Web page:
A Week in Education

26th November 2010 at 00:00

Two Scottish councils have agreed to share the cost of running schools in a bid to save money through reducing senior posts and jointly purchasing services. Neighbouring councils Stirling and Clackmannanshire plan to work in partnership to deliver education and social work.

The eight councils in the Clyde Valley are discussing sharing services following a review led by Sir John Arbuthnott, while East Lothian and Midlothian councils are still pursuing plans to share central education services, with a potential saving of #163;2 million between the two authorities. The Scottish Government has welcomed the development.

A #163;9 million "superschool" for Glasgow's west end has received the final go-ahead. Pupils at Notre Dame Primary are to merge with St Peter's Primary and Anderston Nursery and move to Dowanhill Primary. Pupils at Dowanhill will merge with Hillhead Primary to form a new school in Otago Street. The superschool will accommodate 434 primary pupils, while the early years centre will take 64 youngsters aged three to five.

Glasgow is also hoping it will get the go-ahead to build a Gaelic-medium primary on the same campus as the new Glendale Primary in Pollokshields. Glendale Primary is expected to be rebuilt by 2014, having won Scottish Government support in the second round of its #163;1.25 billion school building programme. However, the council is also bidding for a new, standalone Gaelic primary to be built on the same site; it would accommodate 120 pupils and stem the flow of a "significant proportion" of primary-aged children who currently travel from the south-east to the Glasgow Gaelic School in the west of the city. The roll of the Glasgow Gaelic School is growing, said headteacher Donalda McComb. It currently has 71 pupils in its P1, compared with 24 pupils in S4.

The creation of the new super-agency merging HMIE and Learning and Teaching Scotland - the Scottish Education Quality and Improvement Agency - is to be led by Jamie Hume, head of the renewable energy division for the Scottish Government. Mr Hume is credited with identifying obstacles to the implementation of Scotland's low-carbon energy targets and consolidating Scotland as a leader in funding for the low-carbon economy.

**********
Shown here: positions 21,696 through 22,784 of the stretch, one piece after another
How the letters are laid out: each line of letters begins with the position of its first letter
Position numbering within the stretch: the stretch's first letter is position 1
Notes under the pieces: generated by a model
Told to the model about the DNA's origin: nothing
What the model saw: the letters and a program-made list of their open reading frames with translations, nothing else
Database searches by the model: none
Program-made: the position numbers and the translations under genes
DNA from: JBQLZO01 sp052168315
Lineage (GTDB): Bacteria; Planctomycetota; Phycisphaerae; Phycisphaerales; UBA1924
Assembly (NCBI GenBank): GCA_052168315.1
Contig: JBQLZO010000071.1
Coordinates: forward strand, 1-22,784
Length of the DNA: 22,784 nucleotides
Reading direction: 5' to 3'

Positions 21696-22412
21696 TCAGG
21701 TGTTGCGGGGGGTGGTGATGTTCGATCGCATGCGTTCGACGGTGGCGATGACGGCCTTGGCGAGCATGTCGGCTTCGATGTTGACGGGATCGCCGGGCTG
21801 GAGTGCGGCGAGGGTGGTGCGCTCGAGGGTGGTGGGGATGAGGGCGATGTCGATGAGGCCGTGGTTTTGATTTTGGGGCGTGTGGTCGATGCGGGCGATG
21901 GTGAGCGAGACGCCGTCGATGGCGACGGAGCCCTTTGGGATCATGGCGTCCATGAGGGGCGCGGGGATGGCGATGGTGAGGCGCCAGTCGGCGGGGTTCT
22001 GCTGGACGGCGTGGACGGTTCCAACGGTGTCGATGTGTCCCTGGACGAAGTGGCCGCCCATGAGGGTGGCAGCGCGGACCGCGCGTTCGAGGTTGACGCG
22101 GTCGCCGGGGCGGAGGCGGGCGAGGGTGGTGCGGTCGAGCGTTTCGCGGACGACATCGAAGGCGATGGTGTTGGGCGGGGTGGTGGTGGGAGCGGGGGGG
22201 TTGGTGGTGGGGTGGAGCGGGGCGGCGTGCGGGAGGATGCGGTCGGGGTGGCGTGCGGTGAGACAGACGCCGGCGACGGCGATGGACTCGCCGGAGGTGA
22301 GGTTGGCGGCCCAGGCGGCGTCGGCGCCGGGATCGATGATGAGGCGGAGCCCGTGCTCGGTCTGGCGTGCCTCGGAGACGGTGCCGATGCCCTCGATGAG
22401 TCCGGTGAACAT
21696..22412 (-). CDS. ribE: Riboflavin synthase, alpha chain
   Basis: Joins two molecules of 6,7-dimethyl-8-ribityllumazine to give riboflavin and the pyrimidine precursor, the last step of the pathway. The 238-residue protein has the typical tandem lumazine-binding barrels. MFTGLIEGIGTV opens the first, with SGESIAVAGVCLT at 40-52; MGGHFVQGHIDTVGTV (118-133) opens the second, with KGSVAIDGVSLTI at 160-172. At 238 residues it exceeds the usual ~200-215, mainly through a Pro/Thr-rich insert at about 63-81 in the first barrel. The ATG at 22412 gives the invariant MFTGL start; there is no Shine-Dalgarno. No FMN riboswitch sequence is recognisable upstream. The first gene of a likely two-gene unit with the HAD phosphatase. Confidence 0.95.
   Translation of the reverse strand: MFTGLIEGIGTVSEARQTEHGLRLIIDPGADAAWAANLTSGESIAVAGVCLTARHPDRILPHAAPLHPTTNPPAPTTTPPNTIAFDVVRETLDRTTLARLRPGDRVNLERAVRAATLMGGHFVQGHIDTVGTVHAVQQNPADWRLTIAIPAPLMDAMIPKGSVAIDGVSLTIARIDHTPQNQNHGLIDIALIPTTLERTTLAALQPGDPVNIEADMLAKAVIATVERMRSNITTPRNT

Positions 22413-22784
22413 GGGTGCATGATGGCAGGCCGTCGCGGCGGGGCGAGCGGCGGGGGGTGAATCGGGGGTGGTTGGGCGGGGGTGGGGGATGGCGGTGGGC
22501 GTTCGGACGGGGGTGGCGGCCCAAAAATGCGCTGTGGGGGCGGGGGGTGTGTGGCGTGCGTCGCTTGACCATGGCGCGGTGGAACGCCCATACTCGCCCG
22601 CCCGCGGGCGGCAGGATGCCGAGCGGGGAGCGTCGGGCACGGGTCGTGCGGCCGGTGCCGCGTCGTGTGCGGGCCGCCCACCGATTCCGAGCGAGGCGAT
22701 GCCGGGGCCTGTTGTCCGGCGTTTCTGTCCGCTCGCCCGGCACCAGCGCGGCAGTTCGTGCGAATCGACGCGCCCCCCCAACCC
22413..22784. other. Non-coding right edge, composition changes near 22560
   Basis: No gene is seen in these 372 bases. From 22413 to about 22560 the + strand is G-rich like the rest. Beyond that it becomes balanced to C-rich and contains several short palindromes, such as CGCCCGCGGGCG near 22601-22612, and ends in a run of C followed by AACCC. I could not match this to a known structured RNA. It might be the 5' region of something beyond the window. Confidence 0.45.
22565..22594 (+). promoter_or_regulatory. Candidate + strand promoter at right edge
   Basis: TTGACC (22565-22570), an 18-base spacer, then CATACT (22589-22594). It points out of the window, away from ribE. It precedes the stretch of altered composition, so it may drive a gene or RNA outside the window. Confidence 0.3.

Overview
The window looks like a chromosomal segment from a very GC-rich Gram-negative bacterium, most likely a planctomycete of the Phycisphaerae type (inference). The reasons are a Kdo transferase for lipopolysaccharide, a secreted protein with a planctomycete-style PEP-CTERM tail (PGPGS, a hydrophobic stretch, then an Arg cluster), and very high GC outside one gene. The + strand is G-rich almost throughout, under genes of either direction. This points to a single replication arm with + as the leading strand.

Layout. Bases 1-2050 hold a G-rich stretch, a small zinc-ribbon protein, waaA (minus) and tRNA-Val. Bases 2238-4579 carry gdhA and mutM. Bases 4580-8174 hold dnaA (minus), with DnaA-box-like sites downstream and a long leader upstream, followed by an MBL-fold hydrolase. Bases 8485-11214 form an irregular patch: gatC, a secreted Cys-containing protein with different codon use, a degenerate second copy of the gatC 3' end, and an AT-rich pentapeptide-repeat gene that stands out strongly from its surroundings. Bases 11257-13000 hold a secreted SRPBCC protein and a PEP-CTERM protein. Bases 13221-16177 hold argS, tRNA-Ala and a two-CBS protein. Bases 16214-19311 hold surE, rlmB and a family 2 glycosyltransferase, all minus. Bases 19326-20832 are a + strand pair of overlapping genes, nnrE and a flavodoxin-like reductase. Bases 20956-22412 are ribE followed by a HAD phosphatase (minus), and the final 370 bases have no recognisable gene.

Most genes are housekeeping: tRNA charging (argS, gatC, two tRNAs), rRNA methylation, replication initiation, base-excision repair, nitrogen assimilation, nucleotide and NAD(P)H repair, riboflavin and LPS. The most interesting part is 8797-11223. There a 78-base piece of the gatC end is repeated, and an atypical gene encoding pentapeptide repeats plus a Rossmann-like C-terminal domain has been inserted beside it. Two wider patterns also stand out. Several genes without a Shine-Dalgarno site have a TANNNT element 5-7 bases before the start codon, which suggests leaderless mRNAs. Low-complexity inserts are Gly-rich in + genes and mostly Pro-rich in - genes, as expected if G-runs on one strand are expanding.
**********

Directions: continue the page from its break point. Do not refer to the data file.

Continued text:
The Scottish Education Awards 2011, celebrating the work of pupils, teachers and schools, were launched in West Dunbartonshire this week. Brucehill Early Education and Childcare Centre, winners of a 2010 Award, hosted the launch event. Education Secretary Michael Russell said: "If you think your school is doing something innovative, exciting or of genuine merit, get online and put it forward for the Scottish Education Awards."


More than 100 members of the Scottish Youth Parliament, aged 14-25, made history this week when they gave evidence to the public petitions committee in the first committee meeting held in the Scottish Parliament's chamber. It was also the first time the committee had convened to receive petitions exclusively from young people. The MSYPs presented two petitions - calling for a ban on "mosquito devices" to deter loitering teenagers and for political education to be provided for all pupils as part of Curriculum for Excellence.

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